Slate’s mistakes for the week of Oct. 3.

Slate’s Mistakes for the Week of Oct. 3

Slate’s Mistakes for the Week of Oct. 3

Slate's mistakes.
Oct. 7 2016 4:02 AM


Slate’s mistakes.

In an Oct. 8 Politics, Jamelle Bouie misstated that the Central Park 5 were five black teenagers. Four of them were black, and one was Latino.

In an Oct. 8 Politics, Max Perry Mueller misspelled Utah Gov. Gary Herbert’s last name.


In an Oct. 7 Bad Astronomy, Phil Plait misstated that the GOES-R satellite was inside a rocket at Kennedy Space Center when Hurricane Matthew hit. It was in an enclosure at a nearby facility.

In an Oct. 7 Education, Dana Goldstein misstated that former Heritage Foundation analyst Jason Richwine argued in his dissertation that Latinos should be denied U.S. citizenship on the basis of their lower IQ scores as compared to native-born whites. Richwine cited what he called the “IQ disparity between Hispanics and non-Hispanic whites” and “the persistently low IQ of Hispanic Americans” as supporting his argument that individual IQ test scores should be used as a basis for admitting immigrants to the U.S.

Due to an editing error, a headline on an Oct. 7 Moneybox blog post misstated the votes on Hurricane Sandy aid occurred in 2012. They were in January 2013.

In an Oct. 7 Moneybox blog post, Jordan Weissmann misidentified Clinton campaign aide Tony Carrk as Tony Clark.


In an Oct. 7 Slatest, Osita Nwanevu misstated when the Washington Post published the video. It was on Friday.

In an Oct. 6 Interrogation, Isaac Chotiner misquoted Ross Douthat as saying he “described Trump as a conservative's evil twin.” Douthat said he described Trump as “a reform conservative’s evil twin.”

In an Oct. 6 Outward, Mark Joseph Stern misstated that Alabama Chief Justice Roy Moore had been suspended by the state’s Judicial Inquiry Committee. The Alabama Court of the Judiciary made that decision.

In an Oct. 6 Slatest, Ben Mathis-Lilley misspelled Caribbean. He also misstated that a hurricane warning had been issued covering the city of Miami. Miami was covered at the time of the post by a tropical storm warning.


In an Oct. 6 XX Factor, Heather Schwedel misstated that Carrie Brownstein is a lesbian. Brownstein has identified in the past as bisexual and now avoids publicly defining herself.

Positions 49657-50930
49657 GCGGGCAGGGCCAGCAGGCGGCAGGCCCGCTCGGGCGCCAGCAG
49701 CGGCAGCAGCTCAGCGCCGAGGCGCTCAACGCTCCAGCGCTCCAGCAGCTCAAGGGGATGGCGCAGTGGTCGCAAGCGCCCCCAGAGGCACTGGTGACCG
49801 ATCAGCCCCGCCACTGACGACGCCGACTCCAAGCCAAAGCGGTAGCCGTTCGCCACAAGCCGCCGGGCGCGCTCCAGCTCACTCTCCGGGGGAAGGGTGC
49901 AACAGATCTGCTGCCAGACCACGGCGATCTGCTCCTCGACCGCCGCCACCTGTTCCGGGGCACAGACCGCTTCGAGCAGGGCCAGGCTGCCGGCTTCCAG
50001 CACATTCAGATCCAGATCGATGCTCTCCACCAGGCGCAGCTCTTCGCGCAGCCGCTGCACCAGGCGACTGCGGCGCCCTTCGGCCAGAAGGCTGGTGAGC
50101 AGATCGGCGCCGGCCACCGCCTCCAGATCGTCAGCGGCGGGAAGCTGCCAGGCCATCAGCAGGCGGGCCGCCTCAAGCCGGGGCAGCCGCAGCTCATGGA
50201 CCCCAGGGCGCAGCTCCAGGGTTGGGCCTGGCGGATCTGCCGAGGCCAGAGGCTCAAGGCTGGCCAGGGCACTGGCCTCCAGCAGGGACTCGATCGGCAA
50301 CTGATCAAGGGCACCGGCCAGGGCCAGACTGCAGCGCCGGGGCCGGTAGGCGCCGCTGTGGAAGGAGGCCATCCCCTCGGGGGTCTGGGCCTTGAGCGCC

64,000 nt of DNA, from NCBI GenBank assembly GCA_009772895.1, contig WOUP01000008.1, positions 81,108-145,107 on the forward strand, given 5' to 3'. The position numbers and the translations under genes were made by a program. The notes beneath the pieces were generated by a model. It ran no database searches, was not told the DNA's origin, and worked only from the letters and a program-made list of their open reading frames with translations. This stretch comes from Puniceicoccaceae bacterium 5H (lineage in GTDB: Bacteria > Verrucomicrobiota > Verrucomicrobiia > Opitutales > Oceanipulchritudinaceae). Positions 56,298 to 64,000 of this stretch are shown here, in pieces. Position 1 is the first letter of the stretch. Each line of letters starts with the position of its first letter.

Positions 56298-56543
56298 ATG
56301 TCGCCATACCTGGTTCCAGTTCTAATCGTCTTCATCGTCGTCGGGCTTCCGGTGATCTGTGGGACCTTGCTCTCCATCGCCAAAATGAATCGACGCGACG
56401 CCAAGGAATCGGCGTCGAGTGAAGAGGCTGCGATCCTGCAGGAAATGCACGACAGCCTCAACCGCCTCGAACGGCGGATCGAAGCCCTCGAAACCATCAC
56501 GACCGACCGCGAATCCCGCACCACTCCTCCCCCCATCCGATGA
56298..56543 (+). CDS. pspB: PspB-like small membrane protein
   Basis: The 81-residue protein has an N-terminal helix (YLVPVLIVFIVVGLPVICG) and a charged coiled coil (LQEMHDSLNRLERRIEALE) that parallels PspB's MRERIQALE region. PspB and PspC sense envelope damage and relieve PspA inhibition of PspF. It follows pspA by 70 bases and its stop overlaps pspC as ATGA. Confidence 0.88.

In an Oct. 5 Books, Rebecca Onion misquoted a passage from The Way Things Work Now. They were “climatic” changes, not “climactic” changes.

Due to a production error, the quiz in an Oct. 5 Music misstated that “For No One” was written by John Lennon. It was written by Paul McCartney.

In an Oct. 5 Slatest, Ben Mathis-Lilley misstated that Donald Trump allegedly made demeaning remarks to Alicia Machado during the Miss Universe competition. She alleges the verbal abuse took place while she was its reigning champion.


In an Oct. 4 Books, Britt Peterson misspelled Homaranismo.

Due to a production error, the Oct. 4 Gist misstated the episode’s sponsors. That day’s sponsor was Betterment.

Due to a production error, a photo caption in an Oct. 3 Science misidentified Charles Foster as Bruce Springsteen.

In an Oct. 3 Slatest, Ben Mathis-Lilley misstated that Donald Trump may have avoided paying federal income taxes for the past 18 years. Trump in fact may have avoided paying such taxes for a total of 18 years, including some both before and after 1995.

In an Oct. 3 Slatest, Josh Voorhees misspelled Dan Quayle’s last name.

Due to a production error, an Oct. 1 Slate Money left off the bylines of hosts Cathy O’Neil and Felix Salmon.

In a Sept. 30 Politics, Ben Dolnick misidentified Scott Adams’ blog as a WordPress blog. It’s a Tumblr.

Slate strives to correct all errors of fact. If you’ve seen an error in our pages, let us know at General comments should be posted in our Comments sections at the bottom of each article.